In May, 2015, the province of Ontario invested $2,399,987 million for the new long term care beds at Cedarwood Lodge.  The creation of the beds was a key component of the Alternate Level of Care Plan for Sault Ste Marie, developed in consultation with the Ministry of Health and Long-Term Care, North East LHIN, Sault Area Hospital and community partners. broke the story, you can read it here

To read the MOHLTC Inspection Reports, including the Ministry’s ‘cease admissions’ directive, go here:

Saultonline appreciates the passionate and thoughtful comments on the story, posted April 1, 2017. It is obvious that our community cares a great deal about our elders. Thank you.




  1. I am a visitor to the Sault and am so angry to be reading this. I put some of the blame on the Government because it looks like there was not follow up. I just wonder if this is a provincially run home or is it privately owned. I do know they still have to abide by the same legislation and policies, however I have done a lot of research and assessment of homes and find the provincially run ones are failing at a faster rate. Unfortunately our elderly are going to homes to die and that is not what they are meant for. When did the respect of our elders become much less. This story is so sad and frustrating and I do hope that it improves so no one else gets harmed.



    You, your family and friends will need to use Health Care services including the hospital, Long-Term & Home Care and Mental Health Services.

    We have a By-election coming up soon. Politicians need to know that improving Health Care is important to you! You can show them by attending a meeting at the Moose Hall on Trunk Road on April 12 at 7:00 PM.

    At this event, people have the chance to tell us their experiences, suggestions, ideas and concerns about Health Care in the Sault by sharing publicly to our panel (2 minutes); talking to one of our workers privately who can record the responses; submitting a written document at the meeting or sending an e-mail.

    We will use the information collected at this meeting for our Health Care All-Candidates’ Meeting, May 10 at the Marconi Club. The political parties need to tell the voters what they will do to improve the Health Care System so we can decide who to vote for in the By-Election & upcoming Provincial Election in 2018. We will also use the information to organize information sessions to improve Public Health Care in our Community.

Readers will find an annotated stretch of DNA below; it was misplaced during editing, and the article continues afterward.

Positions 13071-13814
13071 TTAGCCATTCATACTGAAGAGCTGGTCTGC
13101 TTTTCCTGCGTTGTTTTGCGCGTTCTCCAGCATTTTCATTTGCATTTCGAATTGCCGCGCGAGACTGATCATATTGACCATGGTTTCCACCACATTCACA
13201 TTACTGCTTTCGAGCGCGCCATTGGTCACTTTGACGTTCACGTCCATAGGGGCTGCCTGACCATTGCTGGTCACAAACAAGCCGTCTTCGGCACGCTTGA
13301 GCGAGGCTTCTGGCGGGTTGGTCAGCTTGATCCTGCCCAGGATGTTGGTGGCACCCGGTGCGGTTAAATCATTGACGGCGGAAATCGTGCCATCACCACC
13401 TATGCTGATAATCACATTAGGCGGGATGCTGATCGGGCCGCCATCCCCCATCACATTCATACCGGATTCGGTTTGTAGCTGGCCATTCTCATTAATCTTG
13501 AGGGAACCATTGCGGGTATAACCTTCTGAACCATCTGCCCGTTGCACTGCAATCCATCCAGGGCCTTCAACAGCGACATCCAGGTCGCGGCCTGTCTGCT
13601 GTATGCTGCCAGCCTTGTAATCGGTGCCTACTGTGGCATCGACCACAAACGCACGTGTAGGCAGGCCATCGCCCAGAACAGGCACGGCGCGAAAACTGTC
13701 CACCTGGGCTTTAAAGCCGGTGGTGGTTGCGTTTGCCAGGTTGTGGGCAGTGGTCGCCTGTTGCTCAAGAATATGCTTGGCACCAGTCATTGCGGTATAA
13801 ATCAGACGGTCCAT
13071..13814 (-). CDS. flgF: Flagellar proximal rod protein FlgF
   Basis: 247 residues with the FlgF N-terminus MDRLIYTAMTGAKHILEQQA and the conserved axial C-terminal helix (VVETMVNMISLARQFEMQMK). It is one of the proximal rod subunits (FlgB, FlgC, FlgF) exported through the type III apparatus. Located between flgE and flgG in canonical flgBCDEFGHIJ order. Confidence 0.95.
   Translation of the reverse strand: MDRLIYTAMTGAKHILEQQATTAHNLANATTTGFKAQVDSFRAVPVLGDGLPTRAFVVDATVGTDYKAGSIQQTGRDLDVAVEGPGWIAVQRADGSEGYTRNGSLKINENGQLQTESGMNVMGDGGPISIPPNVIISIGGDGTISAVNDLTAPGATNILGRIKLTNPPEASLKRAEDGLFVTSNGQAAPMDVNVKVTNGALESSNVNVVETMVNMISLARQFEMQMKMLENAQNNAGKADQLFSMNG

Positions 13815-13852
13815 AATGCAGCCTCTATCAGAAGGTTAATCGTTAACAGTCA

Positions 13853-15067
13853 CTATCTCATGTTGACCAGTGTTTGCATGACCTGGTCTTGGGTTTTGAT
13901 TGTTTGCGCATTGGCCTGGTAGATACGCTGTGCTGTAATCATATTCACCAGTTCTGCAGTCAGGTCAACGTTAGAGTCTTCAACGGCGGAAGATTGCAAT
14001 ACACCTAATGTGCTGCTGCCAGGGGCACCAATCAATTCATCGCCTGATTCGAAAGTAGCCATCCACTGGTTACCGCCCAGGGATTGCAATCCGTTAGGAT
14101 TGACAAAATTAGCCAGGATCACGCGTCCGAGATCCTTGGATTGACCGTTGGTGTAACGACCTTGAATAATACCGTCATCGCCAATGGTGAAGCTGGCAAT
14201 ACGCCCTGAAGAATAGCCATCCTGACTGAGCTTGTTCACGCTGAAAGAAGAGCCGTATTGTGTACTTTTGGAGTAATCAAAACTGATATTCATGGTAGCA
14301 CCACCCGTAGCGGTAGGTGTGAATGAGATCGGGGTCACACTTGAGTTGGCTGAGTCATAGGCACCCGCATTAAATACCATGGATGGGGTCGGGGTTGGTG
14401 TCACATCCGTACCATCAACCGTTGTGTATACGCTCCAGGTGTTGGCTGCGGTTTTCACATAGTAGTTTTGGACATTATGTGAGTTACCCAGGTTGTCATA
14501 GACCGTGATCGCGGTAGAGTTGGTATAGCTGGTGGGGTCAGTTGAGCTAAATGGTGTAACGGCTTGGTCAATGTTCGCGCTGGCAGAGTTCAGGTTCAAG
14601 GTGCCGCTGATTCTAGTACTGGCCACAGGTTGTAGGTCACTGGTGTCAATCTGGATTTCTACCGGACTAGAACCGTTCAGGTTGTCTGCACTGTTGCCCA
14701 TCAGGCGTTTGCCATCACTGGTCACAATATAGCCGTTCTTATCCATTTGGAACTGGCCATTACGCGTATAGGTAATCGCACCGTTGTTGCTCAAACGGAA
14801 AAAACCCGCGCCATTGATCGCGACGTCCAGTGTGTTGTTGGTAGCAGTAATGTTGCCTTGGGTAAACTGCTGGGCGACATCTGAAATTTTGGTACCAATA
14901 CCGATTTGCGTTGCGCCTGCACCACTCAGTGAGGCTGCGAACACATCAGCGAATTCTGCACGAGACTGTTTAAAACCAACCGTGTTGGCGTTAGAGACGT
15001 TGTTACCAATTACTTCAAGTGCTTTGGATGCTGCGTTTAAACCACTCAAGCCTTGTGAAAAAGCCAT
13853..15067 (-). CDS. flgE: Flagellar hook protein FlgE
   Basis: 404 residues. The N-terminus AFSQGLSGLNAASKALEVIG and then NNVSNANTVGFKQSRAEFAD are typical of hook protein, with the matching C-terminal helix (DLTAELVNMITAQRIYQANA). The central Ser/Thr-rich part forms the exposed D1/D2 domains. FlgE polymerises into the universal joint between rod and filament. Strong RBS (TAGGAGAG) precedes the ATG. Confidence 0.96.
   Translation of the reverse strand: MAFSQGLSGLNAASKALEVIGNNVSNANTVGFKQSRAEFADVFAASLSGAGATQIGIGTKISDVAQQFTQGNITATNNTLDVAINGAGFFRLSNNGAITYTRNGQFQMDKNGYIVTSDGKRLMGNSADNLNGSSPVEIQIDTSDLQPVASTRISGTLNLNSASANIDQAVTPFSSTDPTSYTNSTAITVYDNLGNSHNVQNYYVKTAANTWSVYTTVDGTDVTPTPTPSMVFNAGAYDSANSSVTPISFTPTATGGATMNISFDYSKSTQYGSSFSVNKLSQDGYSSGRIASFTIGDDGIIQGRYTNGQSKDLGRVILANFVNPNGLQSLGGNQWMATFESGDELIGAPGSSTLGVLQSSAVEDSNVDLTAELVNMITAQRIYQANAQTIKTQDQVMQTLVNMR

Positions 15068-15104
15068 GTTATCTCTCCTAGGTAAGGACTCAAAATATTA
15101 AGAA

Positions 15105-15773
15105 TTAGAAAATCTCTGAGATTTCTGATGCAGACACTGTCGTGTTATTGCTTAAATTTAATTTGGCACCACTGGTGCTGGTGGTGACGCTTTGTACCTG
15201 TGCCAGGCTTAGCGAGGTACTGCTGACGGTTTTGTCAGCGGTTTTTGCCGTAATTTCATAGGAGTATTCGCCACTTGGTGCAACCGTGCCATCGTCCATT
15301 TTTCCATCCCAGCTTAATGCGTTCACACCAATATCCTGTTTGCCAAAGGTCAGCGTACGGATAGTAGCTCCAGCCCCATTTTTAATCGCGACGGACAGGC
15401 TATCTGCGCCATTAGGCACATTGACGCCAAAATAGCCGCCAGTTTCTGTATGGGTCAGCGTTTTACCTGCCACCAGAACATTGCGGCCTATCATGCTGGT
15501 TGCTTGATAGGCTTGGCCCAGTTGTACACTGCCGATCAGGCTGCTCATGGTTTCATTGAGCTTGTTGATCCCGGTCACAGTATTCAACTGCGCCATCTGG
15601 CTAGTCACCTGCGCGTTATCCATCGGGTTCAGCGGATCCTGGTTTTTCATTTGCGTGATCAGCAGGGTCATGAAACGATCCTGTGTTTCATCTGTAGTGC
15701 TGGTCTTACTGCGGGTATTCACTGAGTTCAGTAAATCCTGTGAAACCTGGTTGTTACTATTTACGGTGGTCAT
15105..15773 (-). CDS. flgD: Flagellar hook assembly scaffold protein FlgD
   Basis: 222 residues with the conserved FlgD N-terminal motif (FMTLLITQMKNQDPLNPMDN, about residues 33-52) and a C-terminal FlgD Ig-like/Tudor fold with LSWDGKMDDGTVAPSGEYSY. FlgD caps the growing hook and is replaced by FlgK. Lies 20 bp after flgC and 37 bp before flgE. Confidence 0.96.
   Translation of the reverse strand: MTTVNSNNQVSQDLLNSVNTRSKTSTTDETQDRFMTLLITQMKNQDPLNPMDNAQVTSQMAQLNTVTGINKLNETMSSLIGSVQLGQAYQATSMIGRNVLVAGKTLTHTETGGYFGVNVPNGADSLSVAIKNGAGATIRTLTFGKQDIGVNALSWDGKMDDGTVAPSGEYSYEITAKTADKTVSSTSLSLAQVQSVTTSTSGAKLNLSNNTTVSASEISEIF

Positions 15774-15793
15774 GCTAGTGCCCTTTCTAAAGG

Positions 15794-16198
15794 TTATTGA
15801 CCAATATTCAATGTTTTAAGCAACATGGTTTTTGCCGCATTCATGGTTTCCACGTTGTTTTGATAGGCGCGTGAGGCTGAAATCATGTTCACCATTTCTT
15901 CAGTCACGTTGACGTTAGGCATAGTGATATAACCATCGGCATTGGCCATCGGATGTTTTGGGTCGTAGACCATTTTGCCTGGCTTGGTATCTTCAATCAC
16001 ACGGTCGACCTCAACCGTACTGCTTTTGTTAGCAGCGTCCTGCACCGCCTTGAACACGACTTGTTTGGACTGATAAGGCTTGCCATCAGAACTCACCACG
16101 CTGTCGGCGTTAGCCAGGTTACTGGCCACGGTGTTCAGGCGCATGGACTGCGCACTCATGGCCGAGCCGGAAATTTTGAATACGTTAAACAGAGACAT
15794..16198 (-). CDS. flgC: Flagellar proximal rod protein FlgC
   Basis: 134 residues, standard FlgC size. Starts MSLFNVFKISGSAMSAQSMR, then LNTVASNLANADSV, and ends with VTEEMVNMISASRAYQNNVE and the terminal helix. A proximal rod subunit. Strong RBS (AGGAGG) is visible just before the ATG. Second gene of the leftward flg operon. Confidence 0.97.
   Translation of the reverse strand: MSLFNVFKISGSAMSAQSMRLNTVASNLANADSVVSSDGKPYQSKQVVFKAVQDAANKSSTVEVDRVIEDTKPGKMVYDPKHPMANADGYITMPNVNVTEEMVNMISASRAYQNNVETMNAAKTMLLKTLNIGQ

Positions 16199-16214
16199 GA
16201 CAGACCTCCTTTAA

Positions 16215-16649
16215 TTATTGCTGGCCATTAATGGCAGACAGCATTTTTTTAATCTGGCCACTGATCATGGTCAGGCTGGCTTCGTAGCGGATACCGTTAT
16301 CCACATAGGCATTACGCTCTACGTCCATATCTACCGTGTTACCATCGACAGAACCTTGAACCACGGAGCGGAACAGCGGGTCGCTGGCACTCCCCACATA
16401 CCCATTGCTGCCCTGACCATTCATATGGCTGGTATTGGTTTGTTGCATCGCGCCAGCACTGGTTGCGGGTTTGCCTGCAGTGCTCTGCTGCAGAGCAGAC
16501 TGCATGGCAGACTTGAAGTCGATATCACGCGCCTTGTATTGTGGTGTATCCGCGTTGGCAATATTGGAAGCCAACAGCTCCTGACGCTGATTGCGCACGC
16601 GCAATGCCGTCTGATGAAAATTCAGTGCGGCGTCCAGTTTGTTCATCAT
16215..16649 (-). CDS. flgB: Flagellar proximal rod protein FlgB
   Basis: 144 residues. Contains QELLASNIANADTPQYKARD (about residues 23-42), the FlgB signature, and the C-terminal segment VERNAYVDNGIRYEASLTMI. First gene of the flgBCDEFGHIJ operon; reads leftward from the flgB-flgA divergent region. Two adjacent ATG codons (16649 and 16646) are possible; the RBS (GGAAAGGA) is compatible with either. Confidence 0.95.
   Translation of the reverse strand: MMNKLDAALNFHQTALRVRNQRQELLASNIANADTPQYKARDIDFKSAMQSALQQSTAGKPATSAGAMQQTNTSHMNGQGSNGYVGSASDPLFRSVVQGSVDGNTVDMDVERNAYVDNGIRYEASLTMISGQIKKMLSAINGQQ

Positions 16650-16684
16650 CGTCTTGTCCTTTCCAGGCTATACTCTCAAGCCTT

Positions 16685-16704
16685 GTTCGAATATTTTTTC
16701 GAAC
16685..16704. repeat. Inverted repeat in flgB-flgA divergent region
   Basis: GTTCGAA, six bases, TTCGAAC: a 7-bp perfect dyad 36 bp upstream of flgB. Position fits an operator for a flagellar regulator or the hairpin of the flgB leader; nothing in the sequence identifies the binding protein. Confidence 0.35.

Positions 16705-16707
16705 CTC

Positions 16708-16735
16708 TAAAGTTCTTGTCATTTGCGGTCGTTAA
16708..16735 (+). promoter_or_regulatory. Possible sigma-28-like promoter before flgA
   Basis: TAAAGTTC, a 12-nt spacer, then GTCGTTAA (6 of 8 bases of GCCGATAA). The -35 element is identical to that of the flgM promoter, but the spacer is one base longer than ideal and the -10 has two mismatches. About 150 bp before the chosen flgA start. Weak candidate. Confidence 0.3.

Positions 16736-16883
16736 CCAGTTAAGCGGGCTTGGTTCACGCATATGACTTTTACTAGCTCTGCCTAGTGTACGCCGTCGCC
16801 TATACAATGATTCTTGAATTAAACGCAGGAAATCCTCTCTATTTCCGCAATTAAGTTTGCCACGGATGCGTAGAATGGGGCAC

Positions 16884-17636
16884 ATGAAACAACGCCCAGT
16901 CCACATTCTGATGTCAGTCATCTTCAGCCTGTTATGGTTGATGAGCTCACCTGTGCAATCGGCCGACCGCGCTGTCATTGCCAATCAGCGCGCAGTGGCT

If we work together, we CAN make a difference.

    Sault Ste. Marie & Area Health Coalition [email protected] 705 254 2885

  3. It almost seems like these long term care facilities consider the elderly as a bother…that they are there to die…the last stop before the cemetery. These older folks deserve the best care possible. They are the ones who have paid taxes for decades to help preserve a healthcare system that they assumed would be there for them when THEY needed it. We have let them down. We are not demanding excellence. We have become complacent.Shame on the provincial LIBERALS for not seeing that adequate funding is available.

  4. lynn brown has been on health care issues and running stories to help us all. she is getting information out to all public great work lynn keep going as more health care crisis here and need brought out to let general public know thanks lynn

  5. I read ONE of the available complaints.
    In this ONE there were THREE noncompliance written orders. .. a resident demanded a certain worker not enter their room, fell down, wasn’t addressed and assessed properly in accordance to the rules they are paid to obide by and then DIED IN HOSPITAL .
    WHAAAAT? !
    I am having a hard time accepting that this even occurred… i hope that person was FIRED AND WORN UP TO LOSE ANY CREDENTIALS HE OR SHE ACCUMULATED OVER THEIR TERM AS A “CARE GIVER”
    I hope to hell I’m never in a place where so very very many orders are ignored and elderly shoved around like asparagus on a plate of cake and Ice cream.

  6. No, Thank you Lynne! We do care, and in my case the more I cared the more walls I ran into at the facility where my parent was housed (not Cedarwood, but same issues) Anything I did to help my loved one, and many who had no family to speak for them, changed things ‘that day’ but everything always went sideways again as soon as I left. It has been just over a year since my parent passed away in that horrible place, the hurt and anger is still so deep I still have a hard time just thinking about it. So many complaints, so many times I had to present myself in person to get the proper meds, the proper care, the proper dignity. The amount of time I had to be there cost me dearly, it was literally like a full time job. And damn it all to hell that all my efforts to enact change made no difference. NONE. My biggest regret in life is not having any energy left to go after that facility, but it will crush your soul and that is exactly what it did to mine, crush it.

    • It is unclear as to if you had these issues at Cedarwood or another facility. You state in the beginning of your comment “not Cedarwood, but same issues” but then as you go on make it seem like you are indeed talking about Cedarwood. Just wanting clarification.

      • No, I am not talking about Cedarwood. I am talking about one of the largest long term care facilities in town.

        • Maple view…I’m not surprised. There is a lot of crooked shit going on in that place.

          • Comprehension my friend. Mapleview is on northern ave, this entire story didn’t mention them once…So I hope you’re surprised now!